“I think I’m going blind.”

He facehoofed from the realisation that he would have to feed her somehow, a hollow “clonk!” sound filling the kitchen as he did so. He looked at the wall, his eyes lingered over the clock for a moment for lack of anything better to do, and as he stared off vacantly, he realised that it was almost midnight. He couldn’t believe how late it was or how the time had slipped away.

“I can’th feelth my lipths.”

He turned off the eye of the stove, lifted the saucepan, and poured some soup in a bowl, but not too much soup, leaving some room for bread to be dipped into bowl and not cause the soup to spill over the sides. The little details were important, careful little details that kept neurosis away.

“Lipths gone. Teehee.”

Leaving his own dinner on the kitchen counter, he traipsed off into the living room with a bowl of soup and a plate of garlic bread, the long day finally catching up to him. He saw Magnolia looking up at him with wide shimmering eyes, her head wobbling around slightly, and her mouth was pulled into a peculiar smile.

“Soup and some garlic bread,” Mignon announced, sitting down on the floor in front of the couch. He levitated the plate, the bowl, and a glass of water. A spoon darted around the bowl anxiously, awaiting action.

“You’sh gotsh shoup?” Magnolia asked.

“Sure do,” Mignon replied, furrowing his brow. The poor foal had to be exhausted. She seemed like she could barely speak or keep her eyes open. He felt a nagging sense of worry, fearful that she had some horrible contagion from the rats. He dunked a chunk of bread into the soup, eyed it carefully to see if it wasn’t too hot, and then held it out in front of the foal’s muzzle using his telekinesis.

A second later, the entire chunk of bread was gone, and the little pegasus foal’s cheeks were bulging with food. She chewed, her mouth falling open, and she dribbled soup down her chin. With a loud gulp, the foal swallowed and looked around, her eyes not quite focused.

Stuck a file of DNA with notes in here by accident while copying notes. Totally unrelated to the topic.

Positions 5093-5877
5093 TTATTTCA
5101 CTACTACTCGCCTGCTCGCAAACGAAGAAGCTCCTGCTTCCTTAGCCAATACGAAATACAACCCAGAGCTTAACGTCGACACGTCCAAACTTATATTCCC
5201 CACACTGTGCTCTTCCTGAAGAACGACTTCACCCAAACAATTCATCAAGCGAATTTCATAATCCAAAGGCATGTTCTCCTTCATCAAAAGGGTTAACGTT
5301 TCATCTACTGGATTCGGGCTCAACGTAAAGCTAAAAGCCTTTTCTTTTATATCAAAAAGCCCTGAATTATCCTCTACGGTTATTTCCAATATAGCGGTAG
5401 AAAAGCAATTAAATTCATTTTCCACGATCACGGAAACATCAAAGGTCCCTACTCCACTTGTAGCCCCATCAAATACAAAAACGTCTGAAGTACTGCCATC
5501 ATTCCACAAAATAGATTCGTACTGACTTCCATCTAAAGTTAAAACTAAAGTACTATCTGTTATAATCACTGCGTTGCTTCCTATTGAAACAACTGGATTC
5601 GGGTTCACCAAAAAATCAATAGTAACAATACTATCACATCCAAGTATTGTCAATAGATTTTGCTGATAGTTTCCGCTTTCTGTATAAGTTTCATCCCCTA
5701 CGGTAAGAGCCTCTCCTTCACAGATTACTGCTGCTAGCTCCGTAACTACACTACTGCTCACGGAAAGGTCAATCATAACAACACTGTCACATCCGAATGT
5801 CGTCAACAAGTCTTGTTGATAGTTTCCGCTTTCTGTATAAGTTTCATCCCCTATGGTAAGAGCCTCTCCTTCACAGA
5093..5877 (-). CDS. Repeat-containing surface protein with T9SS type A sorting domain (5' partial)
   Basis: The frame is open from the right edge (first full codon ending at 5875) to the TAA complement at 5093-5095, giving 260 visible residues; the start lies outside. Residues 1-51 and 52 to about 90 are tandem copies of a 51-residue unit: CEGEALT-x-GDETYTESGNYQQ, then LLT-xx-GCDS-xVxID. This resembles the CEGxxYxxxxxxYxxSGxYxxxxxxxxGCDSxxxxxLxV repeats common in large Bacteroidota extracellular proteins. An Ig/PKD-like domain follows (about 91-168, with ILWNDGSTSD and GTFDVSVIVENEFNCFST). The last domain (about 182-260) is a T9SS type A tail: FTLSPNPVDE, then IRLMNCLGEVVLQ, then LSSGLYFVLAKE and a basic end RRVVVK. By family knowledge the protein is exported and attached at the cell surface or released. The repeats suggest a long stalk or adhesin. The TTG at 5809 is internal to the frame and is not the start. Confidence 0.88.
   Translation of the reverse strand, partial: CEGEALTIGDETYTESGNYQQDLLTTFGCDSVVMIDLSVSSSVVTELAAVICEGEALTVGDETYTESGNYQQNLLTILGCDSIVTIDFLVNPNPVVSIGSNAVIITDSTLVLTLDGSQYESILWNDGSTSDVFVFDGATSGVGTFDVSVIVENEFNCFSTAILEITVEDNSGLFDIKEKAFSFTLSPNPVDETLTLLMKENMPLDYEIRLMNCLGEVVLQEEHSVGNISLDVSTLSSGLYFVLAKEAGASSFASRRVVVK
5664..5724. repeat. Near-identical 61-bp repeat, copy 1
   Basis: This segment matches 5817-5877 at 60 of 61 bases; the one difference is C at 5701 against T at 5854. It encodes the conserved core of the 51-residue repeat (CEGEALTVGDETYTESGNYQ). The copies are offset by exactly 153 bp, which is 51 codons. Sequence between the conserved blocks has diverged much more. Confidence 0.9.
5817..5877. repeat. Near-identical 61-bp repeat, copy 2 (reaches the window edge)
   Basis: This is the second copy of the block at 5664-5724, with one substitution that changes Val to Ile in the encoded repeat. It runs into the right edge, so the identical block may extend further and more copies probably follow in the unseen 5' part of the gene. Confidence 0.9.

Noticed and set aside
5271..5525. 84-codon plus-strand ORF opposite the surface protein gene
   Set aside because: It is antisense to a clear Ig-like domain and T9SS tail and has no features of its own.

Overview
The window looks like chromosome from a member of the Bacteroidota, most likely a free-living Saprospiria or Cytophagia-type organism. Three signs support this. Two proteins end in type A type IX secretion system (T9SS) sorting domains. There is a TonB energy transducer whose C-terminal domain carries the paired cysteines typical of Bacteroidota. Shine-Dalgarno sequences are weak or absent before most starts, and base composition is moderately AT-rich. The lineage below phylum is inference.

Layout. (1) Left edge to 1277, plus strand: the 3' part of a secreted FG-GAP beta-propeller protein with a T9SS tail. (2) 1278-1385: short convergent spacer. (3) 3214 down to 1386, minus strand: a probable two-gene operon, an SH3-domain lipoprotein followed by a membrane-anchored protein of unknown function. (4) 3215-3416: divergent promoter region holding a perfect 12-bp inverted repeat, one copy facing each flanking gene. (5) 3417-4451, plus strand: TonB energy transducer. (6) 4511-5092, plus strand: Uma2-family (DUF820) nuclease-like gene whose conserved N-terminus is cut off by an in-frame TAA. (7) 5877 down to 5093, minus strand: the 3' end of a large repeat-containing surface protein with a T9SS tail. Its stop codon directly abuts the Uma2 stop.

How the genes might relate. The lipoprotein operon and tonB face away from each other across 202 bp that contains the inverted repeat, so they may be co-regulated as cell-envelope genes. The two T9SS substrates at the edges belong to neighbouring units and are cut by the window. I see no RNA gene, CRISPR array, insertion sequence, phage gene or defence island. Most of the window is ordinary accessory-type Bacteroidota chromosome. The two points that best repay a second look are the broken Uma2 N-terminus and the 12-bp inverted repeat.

“Hmph, pegasi,” Mignon muttered as he dipped another chunk of garlic bread and held it out for the starving foal. It was like watching a griffon eat. The little foal made no attempt to keep herself from getting messy, and there was a whole lot of slurping as well as sucking sounds as she gobbled down chunks of bread sopped in soup.


“Oh… well… that was kind of adorable I suppose,” Mignon muttered after the foal belched, which was like a giant foghorn sound escaping from her small body.

Swallowing, the foal raised a front hoof weakly in front of her muzzle. “Where’sh am I shleeping tonight?” Magnolia asked in a slightly slurred voice. One eye blinked, and then the other and both of her ears had fallen down limp, framing her face, and resting upon a bed of green curls. She hiccupped, and then giggled faintly as she reached down to rub her belly.

“Oh, well, I was going to let you sleep on the couch here,” Mignon answered, dipping another piece of bread to have it ready. “It isn’t much, but it is comfortable enough,” he continued as he lifted the slice of garlic bread from the now half gone soup.

“I’sh shcared ofsh the dark,” Magnolia whispered in confession, her eyes widening. She went crosseyed for a moment as she tried to watch the bread being raised to her muzzle, then, her scabbed over nostrils flared slightly as food neared her maw. She scarfed down the bite and began to chew noisily, more soup and bits of bread dribbling from her chin as she smacked her lips together in foalish delight.

“Oh… I never even thought of that. Hrm, I’ve never been afraid of the dark because I can make light any time I have a mind to do so,” Mignon replied. He paused, reflecting on the nature of the problem, and he listened to the sound of the building groaning as the wind blew, and the tapping sounds of the sleet hitting the window. The steam radiator nearby ticked and pinged, the cast iron quite hot to keep the room warm in the bitterly cold temperatures. The whole room was filled with sounds that would probably be terrifying to a small foal that was scared of the dark. The wind moaned and he heard the sounds of the building’s timber frame creaking. He dunked the last slice of bread upon the plate, sopping up as much soup as he could, and then held it out to the foal.